All it takes is Facebook or Twitter to be down for a few moments to get an indication of our obsession with social media.
If one of the popular portals goes offline people take to alternative social media channels to express their frustrations.
It's not really news that people are obsessed with social media, and spending too much time trawling feeds can make you feel a bit rubbish.
It tends to lead to bouts of FOMO (fear of missing out) because everyone else seems to be living such fabulous lives. But it turns out there may be more to it than that.
Researchers from California State University-Fullerton say social media obsession may lead to something akin to classical addiction.
The findings, published in the journal Psychological Reports: Disability and Trauma showed that the brains of people who report compulsive urges to use Facebook show some brain patterns similar to those found in drug addicts or problem gamblers.
They found that peer approval on social media (eg having people 'like' your photos on Facebook) releases dopamine in the brain. This is the same chemical that is released when you take drugs, or when a gambling addict has a win at the pokies.
"It's a drug that feeds the ego of the self, the ego of me," explains consumer trend expert Michelle Newton to The Huffington Post.
"From breaking news, to information about parenting, friends' activities, work and shopping: social media is a closed digital ecosystem of existence."
It's a serious issue, as so many people are 'exposed' to this digital dopamine. Over 60 per cent of the total Australian population has a Facebook account. According to a Nielson Report commissioned by Facebook in January 2016, the average time Australians spend on Facebook every day is 1.7 hours. It's estimated people check the platform about 14 times a day.
It's important to consider that the parallels between drug addiction and Facebook obsession aren't perfect. As Live Science points out, compulsive Facebook users may have more activity in impulsive systems in the brain, but the brain regions that inhibit this behaviour seem to work just fine, unlike in the brains of cocaine addicts.
But Ofir Turel, a psychologist at California State University-Fullerton says people addicted to Facebook "have the ability to control their behaviour, but they don't have the motivation to control this behaviour because they don't see the consequences to be that severe."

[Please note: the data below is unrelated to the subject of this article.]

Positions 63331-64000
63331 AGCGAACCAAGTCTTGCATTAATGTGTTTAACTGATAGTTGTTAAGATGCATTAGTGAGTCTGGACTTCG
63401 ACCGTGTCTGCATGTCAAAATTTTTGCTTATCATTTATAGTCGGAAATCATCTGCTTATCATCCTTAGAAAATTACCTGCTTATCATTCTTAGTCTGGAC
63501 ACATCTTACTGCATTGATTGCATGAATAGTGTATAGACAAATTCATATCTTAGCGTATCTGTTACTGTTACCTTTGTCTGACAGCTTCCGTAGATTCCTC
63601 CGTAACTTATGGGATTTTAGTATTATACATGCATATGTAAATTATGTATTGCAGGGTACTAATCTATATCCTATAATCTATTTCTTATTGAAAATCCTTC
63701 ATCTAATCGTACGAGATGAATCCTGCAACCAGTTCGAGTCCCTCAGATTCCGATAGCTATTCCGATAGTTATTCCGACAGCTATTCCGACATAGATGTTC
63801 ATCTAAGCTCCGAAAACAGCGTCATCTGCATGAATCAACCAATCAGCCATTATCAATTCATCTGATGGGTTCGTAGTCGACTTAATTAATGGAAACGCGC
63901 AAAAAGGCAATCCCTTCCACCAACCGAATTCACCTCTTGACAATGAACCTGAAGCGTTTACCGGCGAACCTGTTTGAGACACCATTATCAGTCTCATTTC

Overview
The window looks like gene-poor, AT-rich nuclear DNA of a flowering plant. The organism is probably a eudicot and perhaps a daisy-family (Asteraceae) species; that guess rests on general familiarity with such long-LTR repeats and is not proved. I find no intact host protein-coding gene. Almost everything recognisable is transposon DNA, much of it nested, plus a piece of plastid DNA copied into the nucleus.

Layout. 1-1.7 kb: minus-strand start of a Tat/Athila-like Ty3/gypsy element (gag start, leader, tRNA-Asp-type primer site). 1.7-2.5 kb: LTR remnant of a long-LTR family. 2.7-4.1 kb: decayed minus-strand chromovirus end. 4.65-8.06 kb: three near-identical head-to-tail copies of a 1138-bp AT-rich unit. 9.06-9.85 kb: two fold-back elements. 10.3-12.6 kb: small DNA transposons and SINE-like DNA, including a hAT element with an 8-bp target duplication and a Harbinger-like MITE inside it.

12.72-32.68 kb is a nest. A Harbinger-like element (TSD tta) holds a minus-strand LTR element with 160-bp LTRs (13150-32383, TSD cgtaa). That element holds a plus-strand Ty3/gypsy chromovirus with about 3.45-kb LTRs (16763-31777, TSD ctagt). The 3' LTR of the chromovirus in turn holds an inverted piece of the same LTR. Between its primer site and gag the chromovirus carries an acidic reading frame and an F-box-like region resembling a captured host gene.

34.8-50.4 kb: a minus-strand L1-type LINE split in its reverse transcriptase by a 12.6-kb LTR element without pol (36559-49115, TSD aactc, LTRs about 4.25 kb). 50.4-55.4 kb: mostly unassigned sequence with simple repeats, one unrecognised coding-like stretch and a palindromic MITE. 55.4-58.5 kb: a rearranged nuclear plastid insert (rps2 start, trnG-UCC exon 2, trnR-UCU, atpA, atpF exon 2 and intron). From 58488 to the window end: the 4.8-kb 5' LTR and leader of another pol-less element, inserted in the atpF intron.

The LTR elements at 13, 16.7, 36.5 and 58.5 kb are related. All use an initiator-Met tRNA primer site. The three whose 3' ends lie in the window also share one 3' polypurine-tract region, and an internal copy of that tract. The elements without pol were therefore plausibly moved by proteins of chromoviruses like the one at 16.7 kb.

As we know, there's a dark side to addiction of any kind - if we don't get that dopamine rush we're craving it can lead to feelings of depression. (Perhaps you can identify with that feeling of disappointment when you post a photo on Instagram and don't get the enthusiastic response you'd hoped for?)
This can have a particularly significant impact on teenagers.
"Unfriending people, in the worst cases, can lead to suicide," says Michelle Newton.
"When you have young teens and tweens whose brains are rapidly developing, social media bullying or outright rejection is more than making them fearful. It is also downright dangerous to their formative years and sense of self-esteem."
What to do?
If you feel like social media is having a negative impact on your life (or that of your children) it might be time for a digital detox. Here's how to take control of screens in your house
No screens before school or work
Decide on some basic ground rules first which will create a structure for the day. So, no screens before school or work in the morning or before homework/revision/music practice is done, or during dinner.
"That will give you chunks of screen-free time each day, plus another 15-20 minutes after dinner when the whole family pitches in to clear the kitchen and do chores," says leading child behaviour expert and former teacher Noël Janis-Norton.
Having a routine where everyone knows what they are supposed to be doing cuts opportunities for pestering about screens. You will end up with a list of times each day when they can use their daily screen time; post it up on the pin board/fridge where everyone can see it.
Establish device "drop zones"
Gather up all devices. Decide on a drop zone in the hallway of your house where everyone puts their tech after coming in. Establish an overnight charging station away from bedrooms and agree all phones/devices are put there an hour before bed. "You want everybody to start thinking of the home as basically a screen-free zone," she says.
No screens in the bedroom
Janis-Norton believes no screens should ever go into bedrooms, either adult or child's. Screen-based homework should be done in a public place, she says, with the child's back to you so you can see what they're doing.
At the very least all screens should be downstairs an hour before bedtime. No teen will want their phone taken away at 9pm when Skype/Snapchat conversations are in full flow, but don't be tempted to compromise on a later finish.
"The best way to deal with an upset teen is to empathise ... but stand firm. Don't justify yourself with talk about the importance of sleep; when they're upset they are not listening. Save this for a neutral time."